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Shellhouse, Indian Summer

Album Review


Published February 15, 2012 at 11:04 a.m.


(Dark Before Dawn Records, CD)

I admit, I didn’t have especially high hopes for Indian Summer, the debut release from local rockers Shellhouse. I know, I know. You can’t judge a book — or, in this case, an album — by its cover. Still, turning over my copy and seeing the faces of four conservatively dressed, middle-aged musicians clad in dark, Blues Brothers-style sunglasses didn’t exactly inspire a desire to rock and roll all night, let alone party every day. Maybe it’s my inner music snob rearing his ugly head. Or maybe I just don’t like being reminded that I, too, will someday be old and subject to the judgment of snarky whippersnappers like myself.

Still, my suspicion was that Indian Summer is the vanity project of aging musicians trying to hang on to lost youth — rarely a recipe for thrilling music. And in some respects, that’s exactly what the record is. But here’s the thing: It’s good. Shellhouse may not win big with the finicky skinny-jeans set, but fans of smartly conceived, no-frills rock will find a lot to like.

The band is the brainchild of songwriter Bob Teer and longtime collaborator Jim Fox. Together the duo have crafted a suite of 12 rock-and-roll nuggets that reflect an array of classic influences, from Tom Petty to Dire Straits and several other pop and rock staples along the way. Van Morrison seems an especially important touchstone.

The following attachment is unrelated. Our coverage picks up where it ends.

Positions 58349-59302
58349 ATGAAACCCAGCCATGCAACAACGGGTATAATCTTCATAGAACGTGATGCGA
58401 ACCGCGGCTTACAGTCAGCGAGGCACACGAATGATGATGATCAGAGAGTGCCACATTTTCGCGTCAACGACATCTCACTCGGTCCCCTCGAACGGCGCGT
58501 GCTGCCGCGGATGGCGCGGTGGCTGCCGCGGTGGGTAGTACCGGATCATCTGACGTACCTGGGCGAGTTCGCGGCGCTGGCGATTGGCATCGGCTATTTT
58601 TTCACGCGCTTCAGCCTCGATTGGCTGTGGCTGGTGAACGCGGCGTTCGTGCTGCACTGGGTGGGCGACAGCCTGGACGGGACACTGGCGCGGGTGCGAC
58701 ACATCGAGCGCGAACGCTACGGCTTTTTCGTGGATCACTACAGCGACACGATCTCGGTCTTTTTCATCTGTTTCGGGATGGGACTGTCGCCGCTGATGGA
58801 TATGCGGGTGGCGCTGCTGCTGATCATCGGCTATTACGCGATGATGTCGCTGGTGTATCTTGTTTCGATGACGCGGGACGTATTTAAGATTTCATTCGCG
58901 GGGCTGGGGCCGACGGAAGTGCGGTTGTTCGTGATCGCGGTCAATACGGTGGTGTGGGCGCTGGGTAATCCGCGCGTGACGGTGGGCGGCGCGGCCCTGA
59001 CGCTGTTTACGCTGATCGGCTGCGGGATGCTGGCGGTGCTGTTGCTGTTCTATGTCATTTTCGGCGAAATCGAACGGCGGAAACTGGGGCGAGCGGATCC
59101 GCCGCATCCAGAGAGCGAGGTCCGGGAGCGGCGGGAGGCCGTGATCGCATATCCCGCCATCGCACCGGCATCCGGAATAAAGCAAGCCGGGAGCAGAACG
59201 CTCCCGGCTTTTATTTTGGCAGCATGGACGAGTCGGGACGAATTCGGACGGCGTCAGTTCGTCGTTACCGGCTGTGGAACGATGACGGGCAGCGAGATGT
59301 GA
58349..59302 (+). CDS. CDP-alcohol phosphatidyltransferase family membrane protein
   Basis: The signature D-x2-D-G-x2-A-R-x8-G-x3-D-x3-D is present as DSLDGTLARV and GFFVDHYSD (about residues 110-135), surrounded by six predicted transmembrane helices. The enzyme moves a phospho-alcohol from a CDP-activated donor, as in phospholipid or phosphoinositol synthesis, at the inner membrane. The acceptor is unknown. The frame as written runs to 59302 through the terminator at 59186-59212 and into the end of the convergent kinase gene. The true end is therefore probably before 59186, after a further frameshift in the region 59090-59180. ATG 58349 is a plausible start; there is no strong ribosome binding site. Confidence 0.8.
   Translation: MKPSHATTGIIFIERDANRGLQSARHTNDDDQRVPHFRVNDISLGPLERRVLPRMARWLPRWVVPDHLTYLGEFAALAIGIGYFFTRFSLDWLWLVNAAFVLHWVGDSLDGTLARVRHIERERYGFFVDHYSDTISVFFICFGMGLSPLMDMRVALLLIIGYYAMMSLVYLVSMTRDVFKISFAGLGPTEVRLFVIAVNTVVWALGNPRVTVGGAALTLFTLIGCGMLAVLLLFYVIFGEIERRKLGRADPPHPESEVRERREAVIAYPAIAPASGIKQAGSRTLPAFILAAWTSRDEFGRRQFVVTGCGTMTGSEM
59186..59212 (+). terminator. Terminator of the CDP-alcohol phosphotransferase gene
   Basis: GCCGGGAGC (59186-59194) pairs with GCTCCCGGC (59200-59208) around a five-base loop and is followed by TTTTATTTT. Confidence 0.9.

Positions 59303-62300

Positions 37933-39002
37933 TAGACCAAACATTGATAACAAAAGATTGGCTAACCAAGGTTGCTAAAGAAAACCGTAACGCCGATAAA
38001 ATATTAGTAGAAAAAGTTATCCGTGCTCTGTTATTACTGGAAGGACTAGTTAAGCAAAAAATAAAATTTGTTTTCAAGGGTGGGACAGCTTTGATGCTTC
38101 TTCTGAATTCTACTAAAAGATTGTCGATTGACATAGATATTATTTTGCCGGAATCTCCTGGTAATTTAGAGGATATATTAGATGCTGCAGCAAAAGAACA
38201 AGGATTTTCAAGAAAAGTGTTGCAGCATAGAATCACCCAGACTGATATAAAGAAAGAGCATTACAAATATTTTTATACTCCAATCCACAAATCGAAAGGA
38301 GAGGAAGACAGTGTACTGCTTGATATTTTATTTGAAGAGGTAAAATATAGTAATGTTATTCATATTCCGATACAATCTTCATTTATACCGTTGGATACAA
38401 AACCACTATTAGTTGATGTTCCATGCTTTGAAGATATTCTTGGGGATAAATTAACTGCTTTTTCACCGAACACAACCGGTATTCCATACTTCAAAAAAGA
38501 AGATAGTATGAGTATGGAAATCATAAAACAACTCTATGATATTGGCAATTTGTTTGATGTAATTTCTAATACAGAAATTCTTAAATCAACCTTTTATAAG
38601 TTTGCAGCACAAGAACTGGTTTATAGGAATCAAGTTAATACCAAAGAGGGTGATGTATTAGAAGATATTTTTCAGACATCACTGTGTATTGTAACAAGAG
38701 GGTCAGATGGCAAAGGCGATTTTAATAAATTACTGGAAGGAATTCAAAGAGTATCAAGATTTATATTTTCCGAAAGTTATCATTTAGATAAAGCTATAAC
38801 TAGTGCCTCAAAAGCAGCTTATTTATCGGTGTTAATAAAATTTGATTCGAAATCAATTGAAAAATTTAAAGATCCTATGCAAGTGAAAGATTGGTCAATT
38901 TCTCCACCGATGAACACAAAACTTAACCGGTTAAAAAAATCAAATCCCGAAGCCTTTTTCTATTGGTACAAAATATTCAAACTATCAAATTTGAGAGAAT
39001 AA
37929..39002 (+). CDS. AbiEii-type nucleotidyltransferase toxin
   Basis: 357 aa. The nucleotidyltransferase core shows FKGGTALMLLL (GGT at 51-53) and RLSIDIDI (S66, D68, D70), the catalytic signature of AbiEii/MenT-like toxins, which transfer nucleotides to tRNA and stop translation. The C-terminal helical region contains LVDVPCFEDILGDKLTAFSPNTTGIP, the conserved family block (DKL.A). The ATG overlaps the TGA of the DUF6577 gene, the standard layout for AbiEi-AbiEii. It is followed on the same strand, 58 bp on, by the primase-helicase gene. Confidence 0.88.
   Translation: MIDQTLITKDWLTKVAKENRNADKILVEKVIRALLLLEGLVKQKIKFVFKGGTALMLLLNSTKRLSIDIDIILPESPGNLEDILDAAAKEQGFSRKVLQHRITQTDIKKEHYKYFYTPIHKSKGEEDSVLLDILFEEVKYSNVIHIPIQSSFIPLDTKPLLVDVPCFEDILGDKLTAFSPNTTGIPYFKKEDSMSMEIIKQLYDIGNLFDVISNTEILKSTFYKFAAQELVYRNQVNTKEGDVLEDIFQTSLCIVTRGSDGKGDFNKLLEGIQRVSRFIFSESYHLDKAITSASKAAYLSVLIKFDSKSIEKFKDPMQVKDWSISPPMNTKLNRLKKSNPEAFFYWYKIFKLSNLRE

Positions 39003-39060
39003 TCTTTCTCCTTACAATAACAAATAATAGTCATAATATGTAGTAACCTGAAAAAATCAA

Teer proves to be a sturdy songwriter, well schooled in the notion that less is more. He’s not trying to blow your mind with poetic lyricism or profound observations on life and love. Instead, he favors a direct and efficient approach accented by an equally forthright vocal style. Particularly on cuts such as the clever “Two Below Honey,” “Testing Out a Lie,” and the Latin-tinged “Still Waiting,” there’s a hint of Mark Knopfler in his delivery that is pleasing and familiar.

Musically, the band is solid. Fox is an impressive, if unadventurous, lead guitarist. He’s definitely got chops and, when called upon, adds enough axe-slinging fire to get the job done. A rhythm section of bassist Mark Paul and rotating drummers Travelin’ Jack and Bob DeFeo provide a durable foundation. Backing vocalist Andrea Teer rounds out the group and adds a welcome feminine touch to the proceedings.

In an age when everyone seems hell bent on finding — and subsequently overhyping — the next hot young band, there’s something to be said for a group that humbly goes about its business and rocks simply for the sake of rocking, regardless of what’s trendy.

Shellhouse play Radio Bean in Burlington this Friday, February 17.